Quantcast

After Restaurant Inspections Fall Short, City To Hire 23 More Investigators

 Less than half of Chicago restaurants were inspected for food safety during 2015 as required by state law, according to an audit released Tuesday by Inspector General Joseph Ferguson.
Less than half of Chicago restaurants were inspected for food safety during 2015 as required by state law, according to an audit released Tuesday by Inspector General Joseph Ferguson.
View Full Caption
Shutterstock

CHICAGO — City officials plan to hire 23 more food safety inspectors after an audit by Inspector General Joseph Ferguson found that less than half of Chicago restaurants were inspected twice for food safety during 2015 as required by state law.

Ferguson's audit, released in November 2016, found that only 44 percent of businesses that serve food categorized as "high-risk" — including restaurants, hospital kitchens, day cares and schools — were inspected twice in 2015.

The city Department of Health's "failure to complete the required inspections may have allowed establishments to expose the public to an increased risk of food-borne illness," the original audit concluded.

The additional inspectors will allow the city to comply with state law, according to the Chicago Department's Health's response to the follow-up audit released Wednesday by Ferguson's office.

However, the original audit found that the city needed to hire 56 new food safety inspectors to comply with state law. That recommendation was based on federal guidelines, said Danielle Perry, a spokeswoman for Ferguson.

Officials with the Department of Health completed their own analysis to determine how many inspectors are needed per inspection based on historical data, Perry said.

In addition, state law has recently changed to allow the owners or managers of "low-risk" eateries — including bars, gas stations and convenience stores — to inspect their own establishments and certify that they have complied with the rules Perry said.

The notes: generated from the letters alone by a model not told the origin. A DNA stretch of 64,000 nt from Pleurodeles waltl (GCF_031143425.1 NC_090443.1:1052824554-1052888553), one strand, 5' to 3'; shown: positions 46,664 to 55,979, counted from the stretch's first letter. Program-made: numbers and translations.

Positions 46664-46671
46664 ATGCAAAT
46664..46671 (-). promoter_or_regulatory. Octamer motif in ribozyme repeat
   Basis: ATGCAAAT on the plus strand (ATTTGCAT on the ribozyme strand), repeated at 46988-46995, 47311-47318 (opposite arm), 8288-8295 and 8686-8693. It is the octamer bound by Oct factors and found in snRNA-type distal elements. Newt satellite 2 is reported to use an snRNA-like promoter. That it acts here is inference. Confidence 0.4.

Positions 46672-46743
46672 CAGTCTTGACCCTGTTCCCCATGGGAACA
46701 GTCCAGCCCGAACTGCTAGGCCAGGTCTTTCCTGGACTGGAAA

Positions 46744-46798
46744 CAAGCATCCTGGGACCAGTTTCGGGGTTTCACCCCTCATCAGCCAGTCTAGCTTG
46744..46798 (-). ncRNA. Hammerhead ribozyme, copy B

Given the differing federal standards and the change in state law, the health department's response "sounds reasonable," Perry said.

The Chicago Department of Public Health is committed "to maintaining the safety of food bought, sold or prepared for public consumption in Chicago by carrying out science-based inspections of all retail and wholesale food establishments," said spokeswoman Caitlin Polochak.

The city currently has 38 food inspectors on staff, four fewer than in 2012, according to the original audit.

Food-safety inspectors make between $53,000 and $84,000, while supervisors can make as much as $93,000, according to data provided by the city.

The failure to inspect retail food establishments as required by state law "undermines public trust in the city's capacity to fulfill this fundamental local government function," according to the original audit.

In addition, the infrequent inspections could have cost the city $2.5 million in state grants, according to the original audit.

The city inspected 80 percent of "medium risk" eateries, including grocery stores, bakeries, delis and schools that serve food prepared elsewhere, once in 2015, as required by state law, the original audit found.

In addition, only 25 percent of "low-risk" eateries were inspected at least once in the past two years, the original audit found.

While the city completed 20,900 food-safety inspections in 2015, it should have completed 30,026, according to the original audit.

The city collected $7.5 million in revenue from re-inspection fees, fines, and license fees in 2016, but spent $10.4 million to operate the Food Protection Program, according to the follow-up audit.

Health department officials agreed with the inspector general's recommendation to review the city's fines and fees related to inspections of eateries, according to the follow-up audit.